The Jewel of Montrose Preserves History

 Bullock Mansion

Bullock Mansion

In the resounding echo of this week's tragic demolition of the Bullock Mansion on Lovett Boulevard, one of Houston's most beautiful and historic houses, this writer is deeply saddened while celebrating Winlow Place's on-going efforts at maintaining the historic integrity of our neighborhood.


[Traveling] makes you realize what an immeasurably nice place much of America could be if only people possessed the same instinct for preservation as they do in Europe. You would think the millions of people who come to Williamsburg every year would say to each other, “Gosh, Bobbi, this place is beautiful. Let’s go home to Smellville and plant lots of trees and preserve all the fine old buildings.” But in fact that never occurs to them. They just go back and build more parking lots and Pizza Huts.
— Bill Bryson, The Lost Continent: Travels in Small Town America
The past is not the property of historians; it is a public possession. It belongs to anyone who is aware of it, and it grows by being shared. It sustains the whole society, which always needs the identity that only the past can give.
— William J. Murtagh, Keeping Time: The History and Theory of Preservation in America

The bungalow took America by storm between 1905 and 1930, and although a most American housing type, its roots lie in India where it is thought to be a British colonial adaptation of the one-story thatch-roofed summer houses called bangala. The first American house to be called a bungalow was designed in 1879 by William Gibbons Preston, but two California architects, C. S. Greene and H. M. Greene are credited with inspiring America to build Bungalows with their publication of magazines and pattern books at the beginning of the 20th century.

Interior features of the American Bungalow:

  • One and a half stories
  • Most of the living spaces on the ground floor
  • Low-pitched roof and horizontal shape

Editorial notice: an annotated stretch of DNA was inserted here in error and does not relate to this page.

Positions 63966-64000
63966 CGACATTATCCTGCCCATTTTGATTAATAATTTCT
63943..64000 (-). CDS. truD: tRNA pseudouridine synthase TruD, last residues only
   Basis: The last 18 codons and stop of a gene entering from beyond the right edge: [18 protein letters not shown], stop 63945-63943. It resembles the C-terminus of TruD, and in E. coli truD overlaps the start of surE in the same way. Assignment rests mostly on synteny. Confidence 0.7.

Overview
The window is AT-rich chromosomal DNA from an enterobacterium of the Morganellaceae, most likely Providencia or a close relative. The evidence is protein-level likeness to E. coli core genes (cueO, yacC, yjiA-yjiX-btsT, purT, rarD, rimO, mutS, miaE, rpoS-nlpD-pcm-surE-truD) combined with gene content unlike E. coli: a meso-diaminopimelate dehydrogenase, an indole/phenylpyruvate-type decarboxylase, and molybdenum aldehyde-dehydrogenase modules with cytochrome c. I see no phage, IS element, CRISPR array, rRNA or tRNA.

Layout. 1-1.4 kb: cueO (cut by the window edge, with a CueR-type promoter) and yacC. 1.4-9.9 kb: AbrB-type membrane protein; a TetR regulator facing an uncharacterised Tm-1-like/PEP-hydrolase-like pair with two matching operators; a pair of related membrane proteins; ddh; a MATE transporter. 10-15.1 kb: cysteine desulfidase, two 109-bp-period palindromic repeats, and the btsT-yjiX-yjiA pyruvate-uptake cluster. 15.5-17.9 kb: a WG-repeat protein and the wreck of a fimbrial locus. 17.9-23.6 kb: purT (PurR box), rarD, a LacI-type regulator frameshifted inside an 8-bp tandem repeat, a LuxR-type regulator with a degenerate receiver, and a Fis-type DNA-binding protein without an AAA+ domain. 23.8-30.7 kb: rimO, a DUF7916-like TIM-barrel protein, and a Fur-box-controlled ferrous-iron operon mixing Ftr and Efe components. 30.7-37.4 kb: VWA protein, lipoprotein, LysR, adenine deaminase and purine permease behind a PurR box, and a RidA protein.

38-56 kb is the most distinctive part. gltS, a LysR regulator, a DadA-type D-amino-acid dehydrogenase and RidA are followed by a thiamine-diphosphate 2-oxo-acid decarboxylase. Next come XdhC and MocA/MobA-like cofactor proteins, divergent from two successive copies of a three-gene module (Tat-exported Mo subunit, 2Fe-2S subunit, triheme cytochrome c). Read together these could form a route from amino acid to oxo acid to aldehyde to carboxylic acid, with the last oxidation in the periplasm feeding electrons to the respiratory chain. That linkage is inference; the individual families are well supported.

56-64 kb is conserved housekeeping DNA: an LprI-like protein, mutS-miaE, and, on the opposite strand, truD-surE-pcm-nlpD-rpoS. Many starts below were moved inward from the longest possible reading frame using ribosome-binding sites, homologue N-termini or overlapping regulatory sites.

• Living room at the center
  • Connecting rooms without hallways
  • Highly efficient floor plan
  • Built-in cabinets, shelves, and seats

Exterior Details of the American Bungalow:

  • Built approximately 1900-1930 or more broadly 1895-1935
  • House, cabin or cottage of one or one-and-a-half stories
  • Low, horizontal lines and orientation
  • Low-pitched gable or hipped roof, often with dormer windows
  • Overhanging eves, exposed rafters and beams
  • A prominent and usually wide front porch
  • Typically, but not always, small in square footage
  • Exterior frequently built of natural, rustic materials, often obtained locally
  • Handcrafted details and joinery
  • Outdoor spaces and decks

American Bungalow is "the magazine published in the interest of preserving and restoring the modest American 20th Century home, the bungalow, and the rich lifestyle that it affords."

As fine examples of Winlow Place Bungalows, both perfectly preserved and cleverly updated, are too numerous to mention, a few have been chosen to illustrate the variety of the style. Much of the charm and appeal of Winlow Place results from the loving and resourceful  treatment of the houses loved and cherished by their custodians.  


Winlow Bungalows: Some perfectly preserved in their original form; others cleverly and sensitively renovated to meet the requirements of 21st century lifestyles. Hats off to all of you, and the many others who put heart, soul, and resources into preserving the character of Winlow Place!

– by Tony Carroll